Also try: Paradocx Vineyard Chardonnay or Cassel Vineyards of Hershey 2014 Chardonnay

4. Barefoot Moscato (muscat)
Also try: Penns Woods Winery 2015 Moscato or Armstrong Valley Winery 2014 Muscato

5. Barefoot Pinot Grigio (pinot grigio)
Also try: Mazza Vineyards Pinot Grigio

6. Franzia Sunset Blush (other pink varietal)
Also try: Chaddsford Winery NV Sunset Blush or Allegheny Cellars NV Bull Hill Blush

7. Franzia Chardonnay (chardonnay)
Also try: Crossing Vineyards & Winery 2014 Chardonnay or Courtyard Winery 2012 Chardonnay

8. Sutter Home White Zinfandel (zinfandel)
Also try: The Vineyard at Hershey 2014 Pink Catawba or Seven Mountains Wine Cellars 2014 Tickled Pink

9. Apothic Red (proprietary red blend)
Also try: Waltz Vineyards 2012 Baron Red or Nissley Vineyards 2014 Valley Red

10. Santa Margherita Pinot Grigio (pinot grigio)
Also try: Shade Mountain Winery 2013 Pinot Grigio

To learn more about PA wines, or to plan your visit to one of the 200-plus wineries along Pennsylvania’s 14 wine trails, go to PennsylvaniaWine.com. For more information on the 100th Farm Show, including the schedule of wineries doing complimentary sampling, visit www.farmshow.state.pa.us.

ABOUT THE PENNSYLVANIA WINERY ASSOCIATION

The Pennsylvania Winery Association is a trade association representing more than 100 member wineries and an advocate on behalf of the state’s growing multibillion-dollar wine industry. With some of the most fertile grape-growing land on the East Coast, Pennsylvania ranks fifth nationally in the amount of grapes grown, seventh in wine production, and seventh in the number of licensed wineries. The climate and sheer size of the state also allow for dozens of varietals to be grown. There are wineries in every region, and many of them are family-owned and -operated, continuing a centuries-old tradition that began in 1683 when William Penn planted the first vineyard in Philadelphia. Today, Pennsylvania’s wineries host events year-round, and most sell their vintages directly through their own tasting rooms. Most are also part of 14 organized wine trails that weave across the state—in fact, visitors to Pennsylvania are always within an hour’s drive of a winery. To learn more about Pennsylvania wine or to plan your trip, visit PennsylvaniaWine.com.

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NOTE TO EDITORS:

1. Source: Sales rankings provided by the PLCB (rolling 52 weeks of sales through Dec. 3, 2015)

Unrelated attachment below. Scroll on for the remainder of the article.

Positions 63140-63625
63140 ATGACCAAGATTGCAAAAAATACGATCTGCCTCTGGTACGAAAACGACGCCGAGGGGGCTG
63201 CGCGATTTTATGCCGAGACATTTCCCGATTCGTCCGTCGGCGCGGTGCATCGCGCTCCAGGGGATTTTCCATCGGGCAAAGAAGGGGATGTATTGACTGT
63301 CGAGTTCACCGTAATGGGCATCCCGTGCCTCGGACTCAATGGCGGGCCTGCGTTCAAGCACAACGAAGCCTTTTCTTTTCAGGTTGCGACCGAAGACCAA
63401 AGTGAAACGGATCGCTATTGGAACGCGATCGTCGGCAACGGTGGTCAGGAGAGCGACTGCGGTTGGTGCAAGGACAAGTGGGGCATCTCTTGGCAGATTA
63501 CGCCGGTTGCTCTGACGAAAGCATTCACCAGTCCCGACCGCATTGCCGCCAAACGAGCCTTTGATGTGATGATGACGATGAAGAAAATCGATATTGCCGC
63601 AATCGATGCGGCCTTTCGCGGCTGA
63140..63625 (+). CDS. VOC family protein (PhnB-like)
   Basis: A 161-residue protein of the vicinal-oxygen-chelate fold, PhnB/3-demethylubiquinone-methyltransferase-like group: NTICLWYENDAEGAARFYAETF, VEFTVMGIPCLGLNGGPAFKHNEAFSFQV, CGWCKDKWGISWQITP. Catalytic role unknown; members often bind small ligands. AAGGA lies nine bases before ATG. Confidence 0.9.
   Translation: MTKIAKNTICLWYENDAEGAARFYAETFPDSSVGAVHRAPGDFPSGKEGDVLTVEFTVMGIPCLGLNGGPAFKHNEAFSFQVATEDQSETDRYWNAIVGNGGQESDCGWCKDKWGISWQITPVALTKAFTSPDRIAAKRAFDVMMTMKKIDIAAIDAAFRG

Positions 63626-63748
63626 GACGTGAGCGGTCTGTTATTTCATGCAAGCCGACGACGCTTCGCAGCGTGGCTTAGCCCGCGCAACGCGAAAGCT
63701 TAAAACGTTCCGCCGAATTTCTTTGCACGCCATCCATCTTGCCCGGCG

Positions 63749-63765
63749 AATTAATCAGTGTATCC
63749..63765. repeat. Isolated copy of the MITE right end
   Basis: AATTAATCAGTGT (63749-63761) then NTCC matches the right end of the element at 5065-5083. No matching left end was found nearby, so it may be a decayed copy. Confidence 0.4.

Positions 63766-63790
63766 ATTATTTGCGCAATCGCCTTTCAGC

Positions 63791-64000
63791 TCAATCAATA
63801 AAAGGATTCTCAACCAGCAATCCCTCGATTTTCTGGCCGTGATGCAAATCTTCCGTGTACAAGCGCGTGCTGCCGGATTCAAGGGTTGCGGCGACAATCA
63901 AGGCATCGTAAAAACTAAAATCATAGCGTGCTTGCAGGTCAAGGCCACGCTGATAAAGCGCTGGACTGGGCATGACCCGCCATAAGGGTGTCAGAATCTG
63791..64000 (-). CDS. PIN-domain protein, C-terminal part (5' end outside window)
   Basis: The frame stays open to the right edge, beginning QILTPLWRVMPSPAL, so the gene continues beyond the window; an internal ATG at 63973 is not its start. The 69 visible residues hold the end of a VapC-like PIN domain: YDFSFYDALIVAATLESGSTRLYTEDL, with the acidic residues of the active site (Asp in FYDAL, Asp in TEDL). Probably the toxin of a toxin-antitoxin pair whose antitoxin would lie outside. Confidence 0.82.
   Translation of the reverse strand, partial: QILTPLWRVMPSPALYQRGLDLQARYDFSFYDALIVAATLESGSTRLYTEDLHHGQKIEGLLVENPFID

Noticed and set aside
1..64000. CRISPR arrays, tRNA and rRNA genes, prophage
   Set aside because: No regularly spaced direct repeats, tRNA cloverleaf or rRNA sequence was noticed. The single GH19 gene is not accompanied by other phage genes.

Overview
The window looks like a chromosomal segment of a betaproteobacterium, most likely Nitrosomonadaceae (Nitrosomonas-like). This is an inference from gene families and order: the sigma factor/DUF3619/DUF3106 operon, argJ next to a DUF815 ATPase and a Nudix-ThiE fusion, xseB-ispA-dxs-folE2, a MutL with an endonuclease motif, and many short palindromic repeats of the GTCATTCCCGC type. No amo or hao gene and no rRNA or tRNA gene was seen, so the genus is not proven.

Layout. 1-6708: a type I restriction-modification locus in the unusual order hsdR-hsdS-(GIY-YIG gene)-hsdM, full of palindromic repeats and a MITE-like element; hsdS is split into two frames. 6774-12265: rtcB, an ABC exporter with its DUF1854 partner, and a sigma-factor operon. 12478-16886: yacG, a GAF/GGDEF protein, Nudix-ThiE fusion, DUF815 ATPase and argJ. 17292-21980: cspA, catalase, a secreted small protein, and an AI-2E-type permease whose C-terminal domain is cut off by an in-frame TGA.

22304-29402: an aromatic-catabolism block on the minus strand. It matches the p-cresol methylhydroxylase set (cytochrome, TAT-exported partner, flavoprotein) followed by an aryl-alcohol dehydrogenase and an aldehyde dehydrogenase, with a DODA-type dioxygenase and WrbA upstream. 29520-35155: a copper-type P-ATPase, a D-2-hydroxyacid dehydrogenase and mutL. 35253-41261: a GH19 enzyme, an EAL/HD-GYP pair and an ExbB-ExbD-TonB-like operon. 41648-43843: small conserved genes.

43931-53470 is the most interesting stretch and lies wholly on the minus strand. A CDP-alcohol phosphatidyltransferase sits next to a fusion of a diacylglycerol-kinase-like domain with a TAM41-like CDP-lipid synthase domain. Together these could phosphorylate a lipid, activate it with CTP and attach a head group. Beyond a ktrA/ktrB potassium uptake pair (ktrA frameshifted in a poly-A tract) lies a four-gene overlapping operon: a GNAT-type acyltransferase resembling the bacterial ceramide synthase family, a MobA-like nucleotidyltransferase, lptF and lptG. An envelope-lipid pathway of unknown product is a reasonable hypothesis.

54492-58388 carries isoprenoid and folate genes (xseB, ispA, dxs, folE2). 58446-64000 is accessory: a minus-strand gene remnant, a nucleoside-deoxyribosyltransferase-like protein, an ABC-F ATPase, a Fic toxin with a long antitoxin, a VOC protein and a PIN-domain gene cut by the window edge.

2. No. 6 on the top sellers list, the Franzia Sunset Blush, did not have an official UDA varietal classifcation. The PLCB compared it with similar products and online research, and determined that it could best be described as “other pink varietal”

3. The recommended Pennsylvania wine suggestions were selected by the Pennsylvania Winery Association using criteria such as past awards and history of the winemaker and winery

4. Most, if not all, of the Pennsylvania wines mentioned are readily available through Fine Wine & Good Spirits stores and/or online at FineWineandGoodSpirits.com. The wines are also available direct from the wineries and at wine festivals

5. Hi-res images are available for publication on the MVPR Press Cloud, http://vlahospr.egnyte.com (u: press p: Ready2Print)

FARM SHOW TASTING SCHEDULE:

The following wineries will be offering complimentary tastings at the PA Wines booth. All times are 9am until 9pm except for Sunday, Jan. 10, which is 11am until 9pm.

Saturday, Jan. 9 and Sunday, Jan. 10

1. Benigna’s Creek Vineyard & Winery
2. Mazza Vineyards
3. Mount Hope Estate Winery
4. Seven Mountains Wine Cellars
5. The Vineyard at Hershey
6. The Winery at Wilcox
7. University Wine Company
8. West Hanover Winery

Monday, Jan. 11 and Tuesday, Jan. 12

1. Allegheny Cellars
2. Armstrong Valley Winery
3. Bee Kind Winery
4. Black Walnut Winery
5. Brookmere Winery & Vineyard
6. Happy Valley Vineyard & Winery
7. Presque Isle Wine Cellars
8. Tolino Vineyards

Wednesday, Jan. 13 and Thursday, Jan. 14

1. Arundel Cellars
2. Courtyard Wineries
3. Fero Vineyards
4. Glades Pike Winery
5. Long Trout Winery
6. Moon Dancer Winery
7. Olivero’s Vineyard
8. Paradocx Vineyards

Friday, Jan. 15 and Saturday, Jan. 16

1. Buddy Boy Winery
2. Cassel Vineyards
3. Christian W. Klay Winery
4. Flickerwood Wine Cellars
5. Naylor Wine Cellars
6. Nissley Vineyards
7. Shade Mountain Winery
8. Starr Hill Vineyard & Winery